by RICK GLADSTONE, NY TIMES, Dec. 19, 2014 (print version Dec. 20)
Amir Hekmati, a former Marine who began a hunger strike and wrote to President Obama this week in despair over his prolonged incarceration in Iran, also has protested to Iranian officials over the apparent paralysis of his case, untreated lung infections, and the prison’s cold cells, power blackouts and vermin. [Link to Amir’s Letter to President Obama: http://wp.me/p49SUn-11o]
In [his] letter to the ministers of justice and intelligence, Mr. Hekmati also said that he had been warned by the authorities at Evin Prison in Tehran, where he has been held for more than three years, to quit the hunger strike or he would be placed in solitary confinement.
The case of Mr. Hekmati, 31, has become a festering irritant in the estranged relations between Iran and the United States. He was arrested while visiting relatives in Iran in August 2011, convicted of espionage and sentenced to death, but the conviction was overturned. He was then convicted of helping a hostile country, a reference to the United States, and sentenced to 10 years.
An American of Iranian descent from Flint, Mich., Mr. Hekmati has asserted his innocence and called himself a pawn in a far deeper dispute that began before he was born. An appeal of his second conviction has languished.
It was already known that Mr. Hekmati had begun a hunger strike and had sent a letter via his family to Mr. Obama, which was released on Tuesday by relatives in the United States.
It described life in Evin Prison as a “nightmare” and exhorted Mr. Obama to press the Iranians about his case during the negotiations over Iran’s disputed nuclear program that are underway in Geneva.
Bernadette Meehan, a spokeswoman for the National Security Council, confirmed on Thursday that a letter from Mr. Hekmati had been received. She reiterated the administration’s demand that Iran release all three Americans it is known to have imprisoned and to assist in locating a fourth who vanished in Iran seven years ago.
“Future … depends on the outcome of the nuclear talks” now extended to July
Mr. Hekmati’s new disclosures were reported on Thursday by Iranwire, a news website established by expatriate Iranian journalists. It posted the letter by Mr. Hekmati that was addressed to Iran’s justice and intelligence ministers, and an interview that Iranwire had conducted with Mr. Hekmati’s sister, Sarah, in the United States. Representatives of the Hekmati family on Friday confirmed their authenticity.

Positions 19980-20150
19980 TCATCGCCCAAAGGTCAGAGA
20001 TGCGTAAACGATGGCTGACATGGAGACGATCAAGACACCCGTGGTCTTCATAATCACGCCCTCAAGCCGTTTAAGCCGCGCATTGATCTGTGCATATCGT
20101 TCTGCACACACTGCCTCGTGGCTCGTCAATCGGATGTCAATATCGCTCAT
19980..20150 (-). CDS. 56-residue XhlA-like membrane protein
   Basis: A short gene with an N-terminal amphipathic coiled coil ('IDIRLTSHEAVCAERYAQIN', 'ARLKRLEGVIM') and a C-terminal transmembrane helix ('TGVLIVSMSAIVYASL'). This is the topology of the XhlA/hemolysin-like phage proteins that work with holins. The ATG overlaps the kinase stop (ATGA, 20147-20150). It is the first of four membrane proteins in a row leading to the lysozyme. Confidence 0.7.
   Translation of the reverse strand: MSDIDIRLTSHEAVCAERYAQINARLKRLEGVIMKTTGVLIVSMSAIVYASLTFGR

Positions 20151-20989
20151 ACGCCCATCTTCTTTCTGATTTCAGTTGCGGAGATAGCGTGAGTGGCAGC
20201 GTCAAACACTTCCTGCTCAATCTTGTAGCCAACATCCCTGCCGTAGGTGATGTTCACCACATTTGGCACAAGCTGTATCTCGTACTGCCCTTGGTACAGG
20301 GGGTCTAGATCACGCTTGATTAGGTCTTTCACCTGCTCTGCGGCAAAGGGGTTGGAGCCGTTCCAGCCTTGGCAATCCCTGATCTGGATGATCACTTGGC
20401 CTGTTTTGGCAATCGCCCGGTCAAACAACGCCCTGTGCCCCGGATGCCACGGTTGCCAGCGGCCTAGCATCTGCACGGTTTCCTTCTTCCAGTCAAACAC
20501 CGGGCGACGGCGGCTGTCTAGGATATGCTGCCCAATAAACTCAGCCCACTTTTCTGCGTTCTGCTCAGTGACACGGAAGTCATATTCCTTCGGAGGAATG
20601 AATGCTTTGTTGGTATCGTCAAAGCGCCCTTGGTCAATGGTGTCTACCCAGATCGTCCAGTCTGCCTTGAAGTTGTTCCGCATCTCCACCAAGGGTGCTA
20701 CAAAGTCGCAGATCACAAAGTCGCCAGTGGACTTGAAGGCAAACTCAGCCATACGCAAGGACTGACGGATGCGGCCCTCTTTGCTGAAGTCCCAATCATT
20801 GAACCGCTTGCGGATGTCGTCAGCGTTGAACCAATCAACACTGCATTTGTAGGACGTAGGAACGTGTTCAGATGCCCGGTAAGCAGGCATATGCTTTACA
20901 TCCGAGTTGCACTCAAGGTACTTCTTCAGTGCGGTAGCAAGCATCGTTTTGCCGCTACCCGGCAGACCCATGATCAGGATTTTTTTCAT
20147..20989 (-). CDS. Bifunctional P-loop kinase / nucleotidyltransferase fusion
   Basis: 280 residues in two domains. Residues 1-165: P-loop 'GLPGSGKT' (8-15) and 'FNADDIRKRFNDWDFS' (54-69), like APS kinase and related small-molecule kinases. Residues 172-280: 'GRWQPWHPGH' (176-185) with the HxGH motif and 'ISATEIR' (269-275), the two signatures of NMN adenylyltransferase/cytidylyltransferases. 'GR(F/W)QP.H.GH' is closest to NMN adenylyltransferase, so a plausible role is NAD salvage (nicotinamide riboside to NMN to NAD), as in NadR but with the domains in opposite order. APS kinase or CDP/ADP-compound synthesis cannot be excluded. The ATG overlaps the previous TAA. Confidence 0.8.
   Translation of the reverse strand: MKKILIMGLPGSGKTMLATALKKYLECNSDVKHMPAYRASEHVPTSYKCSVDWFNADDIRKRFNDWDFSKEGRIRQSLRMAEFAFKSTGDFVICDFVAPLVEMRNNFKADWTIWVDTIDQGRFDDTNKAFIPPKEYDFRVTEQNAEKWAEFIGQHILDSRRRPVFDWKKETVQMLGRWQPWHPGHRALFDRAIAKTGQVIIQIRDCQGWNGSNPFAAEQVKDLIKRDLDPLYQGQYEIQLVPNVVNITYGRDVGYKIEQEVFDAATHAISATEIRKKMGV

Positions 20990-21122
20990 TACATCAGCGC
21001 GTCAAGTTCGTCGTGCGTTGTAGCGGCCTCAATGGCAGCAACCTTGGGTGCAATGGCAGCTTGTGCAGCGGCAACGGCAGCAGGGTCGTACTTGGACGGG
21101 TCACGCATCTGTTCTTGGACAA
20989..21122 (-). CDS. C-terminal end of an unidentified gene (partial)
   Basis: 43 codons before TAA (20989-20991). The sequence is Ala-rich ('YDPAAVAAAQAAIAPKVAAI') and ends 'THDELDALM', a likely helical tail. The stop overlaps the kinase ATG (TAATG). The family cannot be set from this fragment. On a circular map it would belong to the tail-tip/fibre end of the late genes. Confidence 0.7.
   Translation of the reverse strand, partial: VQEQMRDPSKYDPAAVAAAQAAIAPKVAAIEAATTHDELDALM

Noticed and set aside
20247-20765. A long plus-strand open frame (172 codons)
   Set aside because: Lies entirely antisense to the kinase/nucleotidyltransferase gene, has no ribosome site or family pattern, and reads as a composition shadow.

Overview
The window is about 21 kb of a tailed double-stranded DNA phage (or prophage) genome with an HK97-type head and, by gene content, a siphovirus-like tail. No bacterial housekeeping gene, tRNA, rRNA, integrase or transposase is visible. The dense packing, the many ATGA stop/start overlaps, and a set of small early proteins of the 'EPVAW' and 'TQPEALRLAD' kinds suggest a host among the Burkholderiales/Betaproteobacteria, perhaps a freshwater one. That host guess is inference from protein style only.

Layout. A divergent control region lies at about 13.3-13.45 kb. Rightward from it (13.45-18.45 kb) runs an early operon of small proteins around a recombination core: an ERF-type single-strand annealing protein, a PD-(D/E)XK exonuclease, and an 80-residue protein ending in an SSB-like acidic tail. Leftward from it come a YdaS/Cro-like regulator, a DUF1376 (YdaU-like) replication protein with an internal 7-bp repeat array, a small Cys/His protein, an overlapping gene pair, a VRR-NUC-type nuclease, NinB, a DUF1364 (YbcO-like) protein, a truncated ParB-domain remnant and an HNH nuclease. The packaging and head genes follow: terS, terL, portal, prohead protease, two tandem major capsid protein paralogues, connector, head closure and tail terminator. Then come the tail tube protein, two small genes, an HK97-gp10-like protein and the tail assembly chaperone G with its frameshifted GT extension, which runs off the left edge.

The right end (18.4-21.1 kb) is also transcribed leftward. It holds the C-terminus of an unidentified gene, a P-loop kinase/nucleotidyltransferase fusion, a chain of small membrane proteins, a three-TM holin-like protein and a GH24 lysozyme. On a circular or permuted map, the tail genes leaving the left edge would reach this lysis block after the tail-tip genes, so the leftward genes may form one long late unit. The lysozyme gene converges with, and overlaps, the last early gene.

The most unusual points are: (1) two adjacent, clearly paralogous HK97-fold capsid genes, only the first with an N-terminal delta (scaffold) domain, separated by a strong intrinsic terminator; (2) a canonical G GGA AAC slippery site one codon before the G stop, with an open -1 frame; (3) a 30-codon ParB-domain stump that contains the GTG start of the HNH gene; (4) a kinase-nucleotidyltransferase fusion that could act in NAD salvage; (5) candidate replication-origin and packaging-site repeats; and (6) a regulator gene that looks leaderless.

“I have now decided to go on hunger strike to protest at this injustice,” Mr. Hekmati wrote. “I have been told that, if I continue with this protest, I will be placed in solitary confinement. But I am deeply concerned with the lack of progress in my case and feel that I must take some action.”
The letter provided previously unpublicized details of a deterioration in prison life for Mr. Hekmati in recent months, following a raid by penal officers on Evin’s Ward 350, where nonviolent political convicts are often kept.
“I was moved from Ward 350 of Evin Prison to a new ward with poor hygienic conditions,” he wrote. “We have no heating; there is no gas and it is very cold inside the prison. I am always sick because of the cold and I have suffered constant lung infections over the past several months.”
He wrote that his diet consisted only of rice and lentils, that there were “frequent electricity blackouts,” and that fellow inmates were infested with ticks and lice. It was unclear whether the letter had been seen by the intended recipients, Sadeq Ardeshir Amoli Larijani, the head of the judiciary, and Mahmoud Alavi, the minister of intelligence.
Sarah Hekmati said in the interview that Iranian officials had told her brother that the future of his case depends on the outcome of the nuclear talks, which have been extended until next July. When Mr. Hekmati heard that, she said, he “began to feel really hopeless.”
Iran has also arrested Jason Rezaian, 38, of California, The Washington Post’s Tehran correspondent who has been held on unspecified charges since July; and Saeed Abedini, 34, of Idaho, a pastor sentenced last year to eight years in prison on charges of disturbing national security through a private network of churches. A fourth American, Robert A. [‘Bob’] Levinson, disappeared while visiting Iran in 2007. American officials have said privately that they believe Iran views him as a spy.
[Photos and any emphases added by FreeAllThree.com]
Thanks to NY Times’ Rick Gladstone for outstanding coverage on the plight of today’s American hostages in Iran.